#33-The Wind- Rend Lake marathon-Rend Lake, Illinois
I made my way across several states and 650 miles and arrived in Rend Lake, Illinois by nightfall. I checked into my hotel room and went to sleep. I woke up and went to the packet pick up and that’s when I first came to the realization that it was going to be a windy marathon, indeed. The sky was blue and the dogwood trees were in full bloom. The white blossoms against the bright sky were picture perfect. I took the opportunity to grab a few selfies before heading to the start line. I parked and stayed in my car as I noticed that everyone was bundled up in hoodies and winter hats. I figured I’d stay warm for as long as I could, since it seemed like it was going to be a long race with the cold wind.
It was a very small race. The total runners for the full marathon and half marathon distance was about 250, with mostly people doing the half. They were bussed to a different starting area, so it was just the 50 or so marathoners that started at the location we were in and was the same place where we would finish. I got out of my car and within minutes we began. We went about a block and we were soon at the edge of the large “lake” which was really a reservoir, Rend Lake. The lake is 13 miles long and 3 miles wide and was created when the Big Muddy River was dammed. We reached the waters edge and the bridge that we would cross for the next three miles and the headwind was beyond anything I had ever experienced. It was so cold and made me feel like I was standing in place. There was no choice but to keep stepping ahead. I walked a bit because I felt like trying to run into the headwind would use up too much energy so early in the race and that would not be a wise idea. There were whitecaps and rough water on the lake. A man on his bike rode by and said, “the wind is our friend” and rode right by. What in the world? I thought. How was this going to work out if it was going to be like this for the next four hours?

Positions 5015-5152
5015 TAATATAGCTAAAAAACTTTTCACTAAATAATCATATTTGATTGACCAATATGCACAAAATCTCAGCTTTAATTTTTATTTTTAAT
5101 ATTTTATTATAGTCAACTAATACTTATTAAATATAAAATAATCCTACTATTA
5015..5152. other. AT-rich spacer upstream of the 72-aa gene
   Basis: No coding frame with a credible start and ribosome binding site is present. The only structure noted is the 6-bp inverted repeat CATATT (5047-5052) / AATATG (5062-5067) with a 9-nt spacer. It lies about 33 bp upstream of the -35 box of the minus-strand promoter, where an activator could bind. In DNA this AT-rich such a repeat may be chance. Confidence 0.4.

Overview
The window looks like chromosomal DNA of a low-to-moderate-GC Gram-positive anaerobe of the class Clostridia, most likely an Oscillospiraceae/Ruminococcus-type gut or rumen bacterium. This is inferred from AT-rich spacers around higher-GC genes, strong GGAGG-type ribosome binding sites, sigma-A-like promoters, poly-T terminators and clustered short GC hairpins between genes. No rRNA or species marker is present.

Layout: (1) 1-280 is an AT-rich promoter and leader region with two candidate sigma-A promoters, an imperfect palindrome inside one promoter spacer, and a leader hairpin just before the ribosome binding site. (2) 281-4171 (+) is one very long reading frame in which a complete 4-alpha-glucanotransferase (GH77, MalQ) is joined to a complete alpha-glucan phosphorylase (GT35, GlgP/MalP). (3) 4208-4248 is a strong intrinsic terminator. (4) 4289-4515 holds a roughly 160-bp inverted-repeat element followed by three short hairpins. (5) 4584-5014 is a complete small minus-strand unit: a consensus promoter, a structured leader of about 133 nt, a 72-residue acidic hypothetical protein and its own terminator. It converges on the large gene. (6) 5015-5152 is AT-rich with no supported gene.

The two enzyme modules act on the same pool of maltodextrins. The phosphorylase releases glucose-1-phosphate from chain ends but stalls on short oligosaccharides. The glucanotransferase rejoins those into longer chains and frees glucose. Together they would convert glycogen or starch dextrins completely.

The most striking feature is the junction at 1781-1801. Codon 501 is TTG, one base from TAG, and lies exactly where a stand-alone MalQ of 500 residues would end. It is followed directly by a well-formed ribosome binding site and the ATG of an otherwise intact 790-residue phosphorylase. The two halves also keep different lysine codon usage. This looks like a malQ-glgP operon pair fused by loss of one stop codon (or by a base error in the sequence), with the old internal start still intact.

It was quite different when I arrived on the western edge of the lake. The sun was shining, the flowers were blooming and the wind seemed a lot more gentle. The man who had biked by me earlier and helped me change my mindset about the wind, biked with me for a few miles. He was “crewing” or assisting several other runners and so he had a lot of time on his hands. He found out about my fifty states marathon quest and my eleven hour drive. We got to talking about the history, natural and social, of the Southern Illinois region. I learned a lot throughout those middle miles. There were places during the race that the wind picked up again, but this time at my back and I realized the full potential of a tailwind. I allowed it to push me forward and welcomed the ease that it brought to a few choice miles of the race. I looked up and saw twenty or more giant Pelicans that looked like tiny specks. They were very high in the sky, circling around, riding the thermals. I knew that birds stay within the uplift of the thermals to conserve energy. I was learning how to work with the wind instead of against it and let the push of the wind help me physiologically as well.